Apr 18

Print this Post


The New Testament is not just for reading, but for study. In the years which I have given to study, I have had to change my mind about a number of things due to having studied. Please keep in mind, by study, I do not mean just reading. Reading is necessary and good, but it is not study.
Before a person sits down to study, it is good to read the material two or three times. This allows you to become acquainted with the material you intend to study. But, just what is this thing called study? The word “study” as used here means: 1) the devotion of time and attention to acquiring knowledge and 2) a detailed investigation and analysis of a subject or material. In order to really know a subject, to really know a book, or to really know some material; many hours of study, devotion of time and attention given to a detailed investigation and analysis must be done. There are no shortcuts!
When I write there are no shortcuts, it is not meant to imply that there are no helps which may cut the time. For instance, you may read what another has written on the subject, but you still must read and study the material for yourself. In doing this, you are using their time spent in studying the material.
Now to study the subject of pronouns. At times we read through a chapter of one of the books of the New Testament any number of times; while never noticing a change in pronouns. Then, we pick up a book written by another and the writer points out the change in the use of pronouns. We go back and read the material again and there it is, only this time, it jumps out at us. We look at it and wonder how we could have missed it all those times we read it before.
So, what about the pronouns? How many times have you read Acts chapter sixteen? As you start to read verse one, reading through verse one notice the pronoun used by Luke the writer of “The Acts of the Apostles.” In verse four he writes: “And as they went through the cities, …” This pronoun does not include Luke, as he was not with Paul at this time. Luke does not say so in so many words, but by the simple use of the pronoun “they,” he excludes himself. Luke was not with Paul at this time! As you continue to read, verse 6 has the pronoun “they,” the same is true of verse seven and in verse eight it reads: “And they passing by Mysia came down to Troas.” In verses nine and ten Paul has the “vision,” then, in verse eleven, notice a change in pronouns: “Therefore loosing from Troas, we came with a straight course to Samothracia,…”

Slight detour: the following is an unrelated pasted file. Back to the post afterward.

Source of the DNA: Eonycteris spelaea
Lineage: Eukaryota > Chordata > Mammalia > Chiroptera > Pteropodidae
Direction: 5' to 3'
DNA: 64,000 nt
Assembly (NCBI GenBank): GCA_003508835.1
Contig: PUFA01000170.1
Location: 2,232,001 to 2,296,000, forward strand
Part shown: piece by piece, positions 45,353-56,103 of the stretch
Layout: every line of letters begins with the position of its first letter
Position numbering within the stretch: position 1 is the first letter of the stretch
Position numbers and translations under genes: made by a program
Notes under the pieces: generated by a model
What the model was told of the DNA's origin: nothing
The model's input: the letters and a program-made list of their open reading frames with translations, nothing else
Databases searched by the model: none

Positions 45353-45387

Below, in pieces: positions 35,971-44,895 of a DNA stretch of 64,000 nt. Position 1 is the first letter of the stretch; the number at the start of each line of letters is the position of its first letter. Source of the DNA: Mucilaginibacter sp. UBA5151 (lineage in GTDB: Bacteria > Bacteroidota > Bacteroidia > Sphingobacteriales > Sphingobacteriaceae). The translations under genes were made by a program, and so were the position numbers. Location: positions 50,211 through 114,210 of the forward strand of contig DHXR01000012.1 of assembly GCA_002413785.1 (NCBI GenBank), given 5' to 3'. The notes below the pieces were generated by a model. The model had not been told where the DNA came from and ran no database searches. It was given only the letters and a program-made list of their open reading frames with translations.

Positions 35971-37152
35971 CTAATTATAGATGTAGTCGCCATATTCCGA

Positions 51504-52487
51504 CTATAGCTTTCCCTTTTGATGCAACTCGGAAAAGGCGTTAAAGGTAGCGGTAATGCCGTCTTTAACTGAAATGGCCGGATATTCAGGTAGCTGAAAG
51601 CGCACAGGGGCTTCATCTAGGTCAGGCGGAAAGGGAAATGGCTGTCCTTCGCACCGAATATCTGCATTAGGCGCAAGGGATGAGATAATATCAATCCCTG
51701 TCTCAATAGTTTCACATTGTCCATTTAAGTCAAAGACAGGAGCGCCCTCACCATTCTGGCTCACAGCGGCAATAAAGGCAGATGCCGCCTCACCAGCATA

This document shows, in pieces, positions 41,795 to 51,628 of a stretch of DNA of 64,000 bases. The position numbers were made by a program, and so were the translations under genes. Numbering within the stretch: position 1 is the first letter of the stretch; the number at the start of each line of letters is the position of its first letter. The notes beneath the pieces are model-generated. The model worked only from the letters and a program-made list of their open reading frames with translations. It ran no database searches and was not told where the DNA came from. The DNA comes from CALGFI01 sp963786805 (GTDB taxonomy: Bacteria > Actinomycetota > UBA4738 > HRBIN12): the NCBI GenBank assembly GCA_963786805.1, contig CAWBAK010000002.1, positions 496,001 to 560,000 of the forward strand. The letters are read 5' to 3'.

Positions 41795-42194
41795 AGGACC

In studying these few verses, did you learn anything? If you read, or more correctly, if you studied, you noticed that Luke the writer included himself by using the personal pronoun “we” for the first time in verse eleven, when he wrote: “Therefore loosing from Troas, we …” Now here is a simple question: Where did Luke join the apostle and his company? Answer, it was at Troas! Luke has told us a story in pronouns! How unlikely is this, Luke will use this same method to teach us again. If we continue to read through Acts of the Apostles, Luke will continue to use the personal pronouns “we” and “us” for some time.
Before continuing to read, let me ask this question: “Who was the first located preacher in Philippi?” The first thought that comes to mind, how could anyone know just a thing? Would it surprise you, if I were to say, I know who the first located preacher was in the city of Philippi? Unless you have studied, or read what another has written on the subject, you are surprised that I would write such a thing, you may even think that I am mad! However, Luke identifies the first located preacher in Philippi by his use of pronouns! Just how important is it to notice and understand the use of pronouns that appear in a text? Well, that is the point of this first article in this series.
As we continue to read through Acts chapter sixteen, Luke will continue to use the personal pronouns “we.” In verse twelve he wrote: “And from thence to Philippi, which is the chief city of that part of Macedonia, and a colony: and we were in that city abiding certain days.” I have bolded the personal pronoun just so you will not miss it! This means that Luke is with Paul as they enter the city of Philippi. The last personal pronoun, which included Luke, is found on verse seventeen: “The same followed Paul and us, …” Paul and Silas were then put in jail, the conversion of the jailer and family takes place; then, the chapter ends with these words: “And they went out of the prison, and entered into the house of Lydia: and when they had seen the brethren, they comforted them, and departed” (Verse 40). Luke never uses the personal pronoun which includes himself, but Paul and company departed Philippi without him. Thus, Luke stayed behind and became the first located preacher in Philippi.
Finally, once more by noticing the personal pronouns, we also learn that Paul went back to Philippi and Luke joins the company; read these words: “And we sailed away from Philippi after the days of unleavened bread, and came unto them to Troas in five days; where we abode seven days” (Acts 20:6). Did you know that Luke was part of that worship upon the first day of the week, when he wrote: “And upon the first day of the week, when the disciples came together to break bread, Paul preached unto them, ready to depart on the morrow; and continued his speech until midnight” (verse 7)? No, more than likely you have never thought about Luke being part of this before!
You see, so much can be learned simply by noticing pronouns! What else can we learn? We shall see in the following articles.

— Frank R. Williams

Permanent link to this article: https://okcsbs.com/what-about-those-pronouns-1/